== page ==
Moths are often named for their host plant and so are these. Primrose moth caterpillars eat evening primrose, biennial gaura and other members of the Evening-primrose family (Onagraceae).  In July and August the adult moths fly at night and spend the day resting on their host plants.  That’s why there were so many on one flower.

Keep an eye out this month for beautiful pink moths on primrose and biennial gaura.  Here’s a common evening primrose (Oenothera biennis) without a moth in it.

Common evening primrose (photo by Kate St. John)

Common evening primrose (photo by Kate St. John)

Click here to see biennial gaura whose flowers are actually quite small.

And here’s what the primrose moth looks like in a museum, mounted to show all its features.  Amazingly its antennae are pink.

Primrose moth specimen, mounted (photo from Wikimedia Commons)

Primrose moth specimen, mounted (photo from Wikimedia Commons)

 

(primrose photos by Kate St. John. photo of mounted primrose moth from Wikimedia Commons; click on the image to see the original)

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Aug 12 2017

Gone To Seed

Published by under Plants

Wild Bergamot gone to seed, late July 2017 (photo by Kate St.John)

Wild Bergamot gone to seed, late July 2017 (photo by Kate St.John)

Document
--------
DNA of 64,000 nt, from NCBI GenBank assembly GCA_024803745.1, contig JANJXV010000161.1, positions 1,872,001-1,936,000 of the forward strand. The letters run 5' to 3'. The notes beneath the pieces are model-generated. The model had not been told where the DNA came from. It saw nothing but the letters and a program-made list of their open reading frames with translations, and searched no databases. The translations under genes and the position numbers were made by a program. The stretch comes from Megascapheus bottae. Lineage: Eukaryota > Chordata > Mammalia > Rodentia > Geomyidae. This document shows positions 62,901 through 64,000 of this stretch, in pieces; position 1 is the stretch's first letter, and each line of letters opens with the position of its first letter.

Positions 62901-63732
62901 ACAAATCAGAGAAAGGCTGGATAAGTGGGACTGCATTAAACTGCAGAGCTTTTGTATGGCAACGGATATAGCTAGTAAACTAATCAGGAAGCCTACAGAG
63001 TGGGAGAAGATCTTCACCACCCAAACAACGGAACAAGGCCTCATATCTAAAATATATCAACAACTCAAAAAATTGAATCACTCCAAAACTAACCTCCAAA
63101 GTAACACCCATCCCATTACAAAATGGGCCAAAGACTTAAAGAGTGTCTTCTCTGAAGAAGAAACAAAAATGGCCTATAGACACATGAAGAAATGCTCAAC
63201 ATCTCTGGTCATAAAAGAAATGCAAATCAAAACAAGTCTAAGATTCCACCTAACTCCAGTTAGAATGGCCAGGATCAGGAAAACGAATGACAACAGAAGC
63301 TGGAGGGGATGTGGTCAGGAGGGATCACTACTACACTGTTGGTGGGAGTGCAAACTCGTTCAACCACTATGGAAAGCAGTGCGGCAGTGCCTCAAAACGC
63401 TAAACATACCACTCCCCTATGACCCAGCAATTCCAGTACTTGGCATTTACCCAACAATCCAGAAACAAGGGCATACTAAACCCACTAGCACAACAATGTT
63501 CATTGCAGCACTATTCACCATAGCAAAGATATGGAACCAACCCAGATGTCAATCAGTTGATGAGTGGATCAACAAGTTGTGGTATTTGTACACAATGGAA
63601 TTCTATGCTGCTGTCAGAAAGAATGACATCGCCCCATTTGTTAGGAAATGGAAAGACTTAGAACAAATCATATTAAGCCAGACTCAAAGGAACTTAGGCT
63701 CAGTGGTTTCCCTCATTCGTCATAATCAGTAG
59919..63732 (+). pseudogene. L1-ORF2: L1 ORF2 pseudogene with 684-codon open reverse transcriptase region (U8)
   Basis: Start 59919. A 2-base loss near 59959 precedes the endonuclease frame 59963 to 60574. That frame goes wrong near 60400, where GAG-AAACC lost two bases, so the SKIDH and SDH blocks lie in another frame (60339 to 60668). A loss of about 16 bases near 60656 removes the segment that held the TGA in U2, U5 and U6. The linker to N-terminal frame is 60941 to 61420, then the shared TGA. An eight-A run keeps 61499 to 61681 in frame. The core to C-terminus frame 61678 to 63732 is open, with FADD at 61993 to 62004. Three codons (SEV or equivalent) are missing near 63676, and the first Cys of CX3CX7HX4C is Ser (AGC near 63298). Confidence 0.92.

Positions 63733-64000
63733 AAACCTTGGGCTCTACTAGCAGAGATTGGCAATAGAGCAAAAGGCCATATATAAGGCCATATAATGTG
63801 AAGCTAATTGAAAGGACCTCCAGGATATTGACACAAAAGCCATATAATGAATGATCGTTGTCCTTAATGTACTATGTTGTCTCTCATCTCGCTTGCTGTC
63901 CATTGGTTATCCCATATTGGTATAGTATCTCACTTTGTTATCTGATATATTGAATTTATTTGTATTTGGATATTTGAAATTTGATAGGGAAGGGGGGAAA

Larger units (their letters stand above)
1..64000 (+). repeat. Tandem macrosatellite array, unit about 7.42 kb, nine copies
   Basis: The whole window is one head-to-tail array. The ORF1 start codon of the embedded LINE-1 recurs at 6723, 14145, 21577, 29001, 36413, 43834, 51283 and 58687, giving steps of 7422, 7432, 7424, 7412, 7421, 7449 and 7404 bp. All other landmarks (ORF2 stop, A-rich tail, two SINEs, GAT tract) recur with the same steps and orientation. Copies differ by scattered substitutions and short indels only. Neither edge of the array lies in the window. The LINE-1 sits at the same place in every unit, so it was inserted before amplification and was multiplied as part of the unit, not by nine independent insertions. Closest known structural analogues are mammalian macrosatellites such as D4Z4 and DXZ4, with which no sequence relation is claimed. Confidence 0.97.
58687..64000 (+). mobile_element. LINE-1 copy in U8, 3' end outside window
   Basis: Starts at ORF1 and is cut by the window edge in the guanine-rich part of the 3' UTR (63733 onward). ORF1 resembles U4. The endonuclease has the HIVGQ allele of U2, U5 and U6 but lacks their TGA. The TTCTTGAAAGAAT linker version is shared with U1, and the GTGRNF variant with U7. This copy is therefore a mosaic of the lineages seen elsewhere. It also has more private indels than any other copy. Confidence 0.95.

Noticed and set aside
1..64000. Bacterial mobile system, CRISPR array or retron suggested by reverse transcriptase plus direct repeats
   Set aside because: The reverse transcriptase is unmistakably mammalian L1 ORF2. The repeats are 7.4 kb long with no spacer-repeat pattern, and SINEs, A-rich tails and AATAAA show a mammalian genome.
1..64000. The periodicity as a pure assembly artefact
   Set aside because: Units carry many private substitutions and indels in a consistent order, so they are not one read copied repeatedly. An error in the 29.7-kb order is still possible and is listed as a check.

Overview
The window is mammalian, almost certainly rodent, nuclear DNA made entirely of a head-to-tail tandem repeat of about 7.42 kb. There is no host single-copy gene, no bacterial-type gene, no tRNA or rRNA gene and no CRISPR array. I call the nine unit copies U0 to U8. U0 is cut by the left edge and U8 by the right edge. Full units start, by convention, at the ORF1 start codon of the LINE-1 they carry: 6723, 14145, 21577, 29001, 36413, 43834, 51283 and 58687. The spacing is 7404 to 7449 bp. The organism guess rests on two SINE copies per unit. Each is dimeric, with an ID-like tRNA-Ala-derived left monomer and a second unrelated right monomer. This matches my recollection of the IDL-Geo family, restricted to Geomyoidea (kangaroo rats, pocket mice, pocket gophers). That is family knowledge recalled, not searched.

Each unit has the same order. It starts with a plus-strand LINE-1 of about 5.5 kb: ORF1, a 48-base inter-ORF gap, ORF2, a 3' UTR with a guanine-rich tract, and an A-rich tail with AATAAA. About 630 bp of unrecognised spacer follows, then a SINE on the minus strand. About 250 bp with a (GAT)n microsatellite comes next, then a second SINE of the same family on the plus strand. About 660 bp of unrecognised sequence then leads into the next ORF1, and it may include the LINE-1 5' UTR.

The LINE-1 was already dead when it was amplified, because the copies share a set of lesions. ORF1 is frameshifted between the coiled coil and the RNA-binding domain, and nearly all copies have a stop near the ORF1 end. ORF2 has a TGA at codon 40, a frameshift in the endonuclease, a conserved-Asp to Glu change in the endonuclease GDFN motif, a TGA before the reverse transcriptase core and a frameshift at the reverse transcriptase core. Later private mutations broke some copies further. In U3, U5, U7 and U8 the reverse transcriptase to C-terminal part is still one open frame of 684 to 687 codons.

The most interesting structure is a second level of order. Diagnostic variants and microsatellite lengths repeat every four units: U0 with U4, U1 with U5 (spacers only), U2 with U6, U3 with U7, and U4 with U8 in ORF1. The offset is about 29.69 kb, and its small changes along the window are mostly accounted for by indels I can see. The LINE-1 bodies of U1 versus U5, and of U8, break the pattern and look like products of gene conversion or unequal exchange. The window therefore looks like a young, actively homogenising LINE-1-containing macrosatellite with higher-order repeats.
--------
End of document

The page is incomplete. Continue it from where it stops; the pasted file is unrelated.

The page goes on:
Is this a daisy-like green flower with six petals?

No.

The green “petals” are sepals. The two lavender and white tubes on the left provide a clue. The central disc used to hold the flowers.

This is wild bergamot (Monarda fistulosa).  When in bloom it looks like this.

Wild bergamot in bloom in 2016 (photo by Kate St.John)

Wild bergamot in bloom, early July 2016 (photo by Kate St.John)

Still don’t recognize it?  Click here to see a flower bed full of Monarda fistulosa.

It’s a challenge to identify flowers when they’ve gone to seed.

 

(photos by Kate St. John)

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Aug 11 2017

Tiny Bathing Beauties

 

In August the hummingbird population is at its peak as adults and this year’s juveniles prepare to migrate.  Searching for nectar, they visit flowers and backyard feeders.  They’re also attracted to shallow, running water.

Here are two soothing videos of hummingbirds bathing.

Neither one describes where it’s located and that presents a challenge …

Can you identify these tiny bathing beauties?

 

(videos from YouTube. Click on the YouTube logo on each video to see the original.)